Vandalism and shortage of qualified manpower may scuttle the Federal Government‘s decision to revive the Nigerian Coal Corporation in order to exploit coal to improve power generation and supply in the country, investigation has revealed.
The NCC, a parastatal under the Ministry of Solid Minerals Development is responsible for most of the existing coalmines in Nigeria, but it has not operated any coal mine for several years even before it was shut down in 2005 preparatory to its being privatised by the Bureau of Public Enterprises.
Saturday Punch investigation revealed that most of the equipment of the NCC had been vandalised, while there is inadequate manpower to revive the mines because majority of workers of the Enugu Coal Mines were disengaged from the firm in 2005.
Acting President Goodluck Jonathan had reportedly directed that the abundant coal resources across the country be exploited to power the various thermal stations to improve power supply.
Electricity generation in the country has slumped to 2,700 megawatts from 3,710 megawatts and is still on the decline.
Though coal is found in Enugu, Imo, Kogi, Delta, Plateau, Anambra, Abia, Benue, Edo, Bauchi, Adamawa, Gombe, Cross River and Ebonyi States, investigation showed that most of the mines had not been operational for many years and some of the equipment used in exploration had been vandalised.
An official of the NCC who spoke to our correspondent on the condition of anonymity on Thursday said the lack of technical manpower might stall the planned revival of the coal industry as the staff strength of the corporation was not up to 20, the government having disengaged most of the staff numbering about 1000.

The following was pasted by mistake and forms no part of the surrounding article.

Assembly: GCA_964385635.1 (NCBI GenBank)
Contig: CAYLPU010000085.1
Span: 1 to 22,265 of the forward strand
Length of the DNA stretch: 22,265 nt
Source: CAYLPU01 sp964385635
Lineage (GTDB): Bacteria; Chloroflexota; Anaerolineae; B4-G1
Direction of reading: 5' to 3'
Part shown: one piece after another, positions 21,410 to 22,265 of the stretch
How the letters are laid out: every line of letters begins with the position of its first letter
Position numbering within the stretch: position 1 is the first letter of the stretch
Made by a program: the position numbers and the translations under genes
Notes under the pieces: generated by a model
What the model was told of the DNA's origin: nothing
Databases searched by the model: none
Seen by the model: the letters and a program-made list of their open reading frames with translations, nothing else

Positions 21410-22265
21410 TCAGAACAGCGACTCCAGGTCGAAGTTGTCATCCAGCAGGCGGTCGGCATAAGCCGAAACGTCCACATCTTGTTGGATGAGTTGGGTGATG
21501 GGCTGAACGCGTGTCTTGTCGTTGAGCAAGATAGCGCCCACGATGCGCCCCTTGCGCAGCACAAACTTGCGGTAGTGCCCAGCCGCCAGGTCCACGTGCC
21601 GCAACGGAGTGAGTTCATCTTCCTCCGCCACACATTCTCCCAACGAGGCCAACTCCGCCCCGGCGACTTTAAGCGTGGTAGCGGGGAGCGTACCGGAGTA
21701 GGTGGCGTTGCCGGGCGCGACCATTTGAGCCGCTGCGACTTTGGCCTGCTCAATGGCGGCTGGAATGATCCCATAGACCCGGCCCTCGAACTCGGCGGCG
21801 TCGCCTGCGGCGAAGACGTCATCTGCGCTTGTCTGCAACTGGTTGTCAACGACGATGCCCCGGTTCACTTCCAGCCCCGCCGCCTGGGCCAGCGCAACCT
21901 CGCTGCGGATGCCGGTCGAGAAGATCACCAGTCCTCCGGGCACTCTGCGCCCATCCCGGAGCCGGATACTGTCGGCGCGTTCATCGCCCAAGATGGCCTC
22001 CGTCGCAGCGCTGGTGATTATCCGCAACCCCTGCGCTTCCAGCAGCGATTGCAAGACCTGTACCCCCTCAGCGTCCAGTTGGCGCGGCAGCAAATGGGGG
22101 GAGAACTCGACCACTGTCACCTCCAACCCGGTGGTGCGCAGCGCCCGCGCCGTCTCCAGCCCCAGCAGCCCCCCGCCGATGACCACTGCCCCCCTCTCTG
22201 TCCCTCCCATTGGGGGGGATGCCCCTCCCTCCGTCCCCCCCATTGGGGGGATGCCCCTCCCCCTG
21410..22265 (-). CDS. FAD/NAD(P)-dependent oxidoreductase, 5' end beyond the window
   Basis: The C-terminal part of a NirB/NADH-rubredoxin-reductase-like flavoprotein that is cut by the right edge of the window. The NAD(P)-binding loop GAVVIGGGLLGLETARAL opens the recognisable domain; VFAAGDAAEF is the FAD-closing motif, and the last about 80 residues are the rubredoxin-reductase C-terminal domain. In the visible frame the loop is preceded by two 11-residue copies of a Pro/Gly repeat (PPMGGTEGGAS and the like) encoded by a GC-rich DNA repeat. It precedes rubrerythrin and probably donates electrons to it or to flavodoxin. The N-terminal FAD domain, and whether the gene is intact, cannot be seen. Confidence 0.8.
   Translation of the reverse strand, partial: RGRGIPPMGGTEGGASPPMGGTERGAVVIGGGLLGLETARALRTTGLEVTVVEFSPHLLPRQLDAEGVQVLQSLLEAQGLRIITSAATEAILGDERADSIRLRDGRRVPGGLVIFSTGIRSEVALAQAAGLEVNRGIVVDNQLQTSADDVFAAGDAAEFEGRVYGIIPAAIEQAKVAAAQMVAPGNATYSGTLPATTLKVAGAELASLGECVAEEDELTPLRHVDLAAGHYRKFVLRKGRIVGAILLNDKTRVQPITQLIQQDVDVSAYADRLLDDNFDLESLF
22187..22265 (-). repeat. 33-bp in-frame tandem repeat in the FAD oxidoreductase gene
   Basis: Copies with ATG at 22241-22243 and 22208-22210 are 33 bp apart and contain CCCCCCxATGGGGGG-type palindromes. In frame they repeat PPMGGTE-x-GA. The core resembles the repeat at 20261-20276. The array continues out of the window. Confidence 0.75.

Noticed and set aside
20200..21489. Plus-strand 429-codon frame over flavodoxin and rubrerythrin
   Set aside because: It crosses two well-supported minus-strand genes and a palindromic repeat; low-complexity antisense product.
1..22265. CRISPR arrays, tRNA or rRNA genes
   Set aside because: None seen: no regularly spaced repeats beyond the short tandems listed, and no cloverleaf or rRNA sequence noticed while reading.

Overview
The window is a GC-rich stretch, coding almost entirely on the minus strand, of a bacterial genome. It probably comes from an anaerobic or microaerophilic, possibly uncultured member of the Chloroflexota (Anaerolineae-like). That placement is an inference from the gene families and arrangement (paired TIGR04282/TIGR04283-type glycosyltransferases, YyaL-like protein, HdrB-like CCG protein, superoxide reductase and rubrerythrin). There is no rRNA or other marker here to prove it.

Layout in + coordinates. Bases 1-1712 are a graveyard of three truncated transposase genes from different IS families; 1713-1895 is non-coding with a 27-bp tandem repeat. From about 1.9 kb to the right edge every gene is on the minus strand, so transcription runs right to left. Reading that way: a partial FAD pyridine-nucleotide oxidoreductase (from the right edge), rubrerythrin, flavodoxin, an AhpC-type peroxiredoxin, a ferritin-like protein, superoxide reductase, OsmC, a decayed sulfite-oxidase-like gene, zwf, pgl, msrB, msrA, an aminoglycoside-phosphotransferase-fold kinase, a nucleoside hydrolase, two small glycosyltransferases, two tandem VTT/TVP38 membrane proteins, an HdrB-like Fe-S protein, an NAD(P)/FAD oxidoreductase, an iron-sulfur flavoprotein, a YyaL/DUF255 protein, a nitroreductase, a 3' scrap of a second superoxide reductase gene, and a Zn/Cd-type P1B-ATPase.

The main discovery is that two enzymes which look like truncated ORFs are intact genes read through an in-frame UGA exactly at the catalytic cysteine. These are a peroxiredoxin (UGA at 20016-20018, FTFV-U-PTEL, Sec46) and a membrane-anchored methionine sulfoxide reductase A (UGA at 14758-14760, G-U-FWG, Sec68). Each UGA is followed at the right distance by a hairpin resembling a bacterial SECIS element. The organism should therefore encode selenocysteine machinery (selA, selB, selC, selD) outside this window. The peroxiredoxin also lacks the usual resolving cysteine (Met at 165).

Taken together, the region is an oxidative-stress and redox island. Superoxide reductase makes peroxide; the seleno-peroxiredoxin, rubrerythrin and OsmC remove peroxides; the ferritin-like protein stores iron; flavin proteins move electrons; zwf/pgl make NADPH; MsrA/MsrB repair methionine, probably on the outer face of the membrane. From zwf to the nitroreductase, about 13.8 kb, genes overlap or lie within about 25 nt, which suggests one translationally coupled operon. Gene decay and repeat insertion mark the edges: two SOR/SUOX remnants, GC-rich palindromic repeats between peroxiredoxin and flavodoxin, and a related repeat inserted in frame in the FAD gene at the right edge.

He explained that the several joint venture agreements with foreign firms to mine coal failed because the investors were not sure of the safety of their investment following repeated destruction of equipment at the coal mines and the lack of an enabling economic environment.
The senior manager revealed that the joint venture agreements between South African group, LSC Consortium and Polish company, Kopex, to exploit coal from mines at Onyeama, Okpara and Owupka coal fields in Enugu State failed for similar reasons. These mines have a production capacity of 150 000 tonnes per year which could power the Oji River thermal power station in the state.
Nigeria‘s only functional coal mine is the Okaba coal field located in Kogi State with reserves estimated at 22 million tonnes. It is being operated by Nordic Industries Limited.
”The Acting President would need to wield enormous political will to revive the coal industry and exploit it for power generation because the official corruption and lack of technical know-how that killed the sector are yet to be tackled,” he said.
Our correspondent who visited the NCC headquarters in Enugu observed the decrepit environment, boarded up offices and cars and trucks in various state of break down.
Findings revealed that most of the disengaged staff of the NCC had not been paid their retirement and terminal benefits five years after they were disengaged and they also did not enjoy the monetisation policy of the government.
Managing Director of the corporation, Mr. Denis Okafor, was not available for comment and the Personnel Manager, Mallam Mustapha Zakari, declined to speak, saying it was only his boss that could do so.